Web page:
Bobby Sands biography
Born in 1954, Bobby Sands grew up in Belfast under the cloud of nationalist and loyalist divisions. He joined the Republican Movement when he was 18 and was soon arrested and imprisoned for possessing a firearm. A second arrest in 1976 led to a 14-year-sentence. In prison, Sands embarked on a long hunger strike that led to his death. During the strike he was elected a Member of Parliament.
A hero among Irish nationalists, Robert Gerard "Bobby" Sands was born in Belfast, Ireland on March 9, 1954. Bobby Sands was the oldest of four children born to John and Rosaleen Sands, and the couple's first son. At an early age, Sands's life was affected by the sharp divisions that shaped Northern Ireland. At the age of 10, he was forced to move with his family out of their neighborhood due to repeated intimidation by British loyalists.
"I was only a working-class boy from a Nationalist ghetto," Sands later wrote about his childhood. "But it is repression that creates the revolutionary spirit of freedom."
Loyalist intimidation proved to be a theme in Sands's life. At the age of 18, he was forced out of his job as an apprentice car builder (he had joined the National Union of Vehicle Builders just two years before) by a group of British supporters. Not long after, he and his family had to move again, as a result of political trouble.
The steady number of conflicts pushed Sands to join the Republican Movement in 1972. His ties to the movement soon captured the attention of the authorities, and later that year, he was arrested and charged with possessing firearms in his house. He spent the next three years of his life in prison. Upon his release, Sands immediately returned to the Republican Movement. He signed on as a community activist in Belfast's rough Twinbrook area, quickly becoming a popular go-to person for a range of issues affecting the neighborhood.
In late 1976, authorities arrested Sands again, this time in connection with a bombing that had taken place at a large furniture company, and an ensuing gun battle. After weathering a brutal interrogation and then a court proceeding that offered up questionable evidence connecting Sands and three others to the attack, a judge sentenced Sands to 14 years in prison at Her Majesty's Prison's Maze, a facility used to house Republican prisoners from 1971 until 2000, located just outside of Belfast.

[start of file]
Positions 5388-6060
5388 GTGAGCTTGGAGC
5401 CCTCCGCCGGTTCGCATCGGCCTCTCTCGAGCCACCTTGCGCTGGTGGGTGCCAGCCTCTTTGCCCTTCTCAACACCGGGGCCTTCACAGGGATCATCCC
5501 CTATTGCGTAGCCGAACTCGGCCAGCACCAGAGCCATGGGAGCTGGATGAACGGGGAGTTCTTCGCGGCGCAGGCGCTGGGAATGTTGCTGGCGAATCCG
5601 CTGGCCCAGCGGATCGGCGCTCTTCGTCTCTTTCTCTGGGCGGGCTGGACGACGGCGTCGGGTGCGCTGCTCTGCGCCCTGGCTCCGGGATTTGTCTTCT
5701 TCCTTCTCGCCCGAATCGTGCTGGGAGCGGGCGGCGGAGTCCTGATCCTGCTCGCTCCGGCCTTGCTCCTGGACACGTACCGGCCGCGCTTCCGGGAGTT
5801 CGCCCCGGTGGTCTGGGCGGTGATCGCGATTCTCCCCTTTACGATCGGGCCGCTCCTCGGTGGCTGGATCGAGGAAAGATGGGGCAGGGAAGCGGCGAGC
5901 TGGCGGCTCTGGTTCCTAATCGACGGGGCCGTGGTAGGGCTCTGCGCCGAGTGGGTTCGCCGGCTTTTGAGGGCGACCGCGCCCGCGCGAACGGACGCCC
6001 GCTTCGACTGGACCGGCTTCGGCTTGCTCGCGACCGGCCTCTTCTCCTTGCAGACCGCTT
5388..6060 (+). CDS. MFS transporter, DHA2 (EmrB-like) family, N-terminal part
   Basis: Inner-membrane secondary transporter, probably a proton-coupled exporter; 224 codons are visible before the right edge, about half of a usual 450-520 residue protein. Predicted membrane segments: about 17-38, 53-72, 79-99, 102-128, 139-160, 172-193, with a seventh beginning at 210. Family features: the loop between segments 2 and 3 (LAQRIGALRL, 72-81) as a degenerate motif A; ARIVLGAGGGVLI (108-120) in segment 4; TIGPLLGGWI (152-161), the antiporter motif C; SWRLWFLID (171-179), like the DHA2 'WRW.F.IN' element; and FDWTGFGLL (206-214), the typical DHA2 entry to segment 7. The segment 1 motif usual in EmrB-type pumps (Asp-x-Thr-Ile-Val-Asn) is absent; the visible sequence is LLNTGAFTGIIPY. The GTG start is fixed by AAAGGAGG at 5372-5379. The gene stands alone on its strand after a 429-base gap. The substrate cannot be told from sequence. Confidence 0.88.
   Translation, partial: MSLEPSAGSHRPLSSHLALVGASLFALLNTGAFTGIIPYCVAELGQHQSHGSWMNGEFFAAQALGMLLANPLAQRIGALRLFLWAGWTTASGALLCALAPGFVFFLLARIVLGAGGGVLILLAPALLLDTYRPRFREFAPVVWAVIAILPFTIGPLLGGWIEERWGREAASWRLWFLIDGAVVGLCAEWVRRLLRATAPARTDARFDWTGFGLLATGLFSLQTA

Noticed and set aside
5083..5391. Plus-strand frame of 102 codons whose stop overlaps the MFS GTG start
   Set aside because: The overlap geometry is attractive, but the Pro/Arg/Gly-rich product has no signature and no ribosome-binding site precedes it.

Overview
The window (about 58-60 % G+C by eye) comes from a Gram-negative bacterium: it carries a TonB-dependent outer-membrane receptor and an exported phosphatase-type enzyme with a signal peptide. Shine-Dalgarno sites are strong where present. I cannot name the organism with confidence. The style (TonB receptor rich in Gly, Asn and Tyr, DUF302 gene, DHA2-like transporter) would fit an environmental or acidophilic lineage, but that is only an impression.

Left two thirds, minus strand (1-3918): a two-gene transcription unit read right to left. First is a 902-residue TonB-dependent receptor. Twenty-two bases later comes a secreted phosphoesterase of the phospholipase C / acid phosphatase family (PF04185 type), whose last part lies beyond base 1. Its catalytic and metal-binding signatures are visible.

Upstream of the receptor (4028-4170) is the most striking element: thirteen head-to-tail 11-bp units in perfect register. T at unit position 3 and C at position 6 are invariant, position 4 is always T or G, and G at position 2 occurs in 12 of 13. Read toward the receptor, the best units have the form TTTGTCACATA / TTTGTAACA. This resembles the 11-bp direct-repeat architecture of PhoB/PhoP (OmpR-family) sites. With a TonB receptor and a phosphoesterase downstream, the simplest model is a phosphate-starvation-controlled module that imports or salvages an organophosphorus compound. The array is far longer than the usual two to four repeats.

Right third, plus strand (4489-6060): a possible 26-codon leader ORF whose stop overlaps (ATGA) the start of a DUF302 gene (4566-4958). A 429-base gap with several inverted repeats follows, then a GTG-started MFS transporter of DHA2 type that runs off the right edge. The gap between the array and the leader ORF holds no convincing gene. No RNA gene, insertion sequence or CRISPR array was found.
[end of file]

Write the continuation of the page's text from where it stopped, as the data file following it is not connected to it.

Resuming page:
As a prisoner, Sands's stature only grew. He pushed hard for prison reforms, confronting authorities, and for his outspoken ways, he was frequently given solitary confinement sentences. Sands's contention was that he and others like him, who were serving prison sentences, were actually prisoners of war, not criminals as the British government insisted.
Beginning on March 1, 1981, Sands led nine other Republican prisoners into the H Block section of the Maze prison, on a hunger strike that would last until death. Their demands ranged from allowing prisoners to wear their own clothes to permitting visits and mail, all of which were central in improving the inmates' way of life.
Unable to move authorities to give in to his requests, and unwilling himself to end his hunger strike, Sands's health began to deteriorate. During the first 17 days of the strike alone, he lost 16 pounds.
A hero among his fellow nationalists, Sands was elected as a Member of Parliament for Fermanagh and South Tyrone. To the shock of Unionists, he won more than 52 percent of the vote in the North Ireland. While cheered by the victory, Sands seem to know that he was destined to be a martyr.
Death and Legacy
Only days after slipping into a coma, on the morning of May 5, 1981, Sands died from malnutrition due to starvation. He was 27 years old, and had refused to eat for 66 days. He'd become so fragile over his final weeks, he spent his final days on a water bed to protect his deteriorating and fragile body. At time of his death, Sands was married to Geraldine Noade, with whom he had one son, Gerard.
While loyalists dismissed Sands's death, others were quick to recognize its significance. Over the next seven months, nine other IRA supporters died on a hunger strike. Eventually, the British government gave proper political recognition to the prisoners, many of them earning their release under the 1998 Good Friday agreement.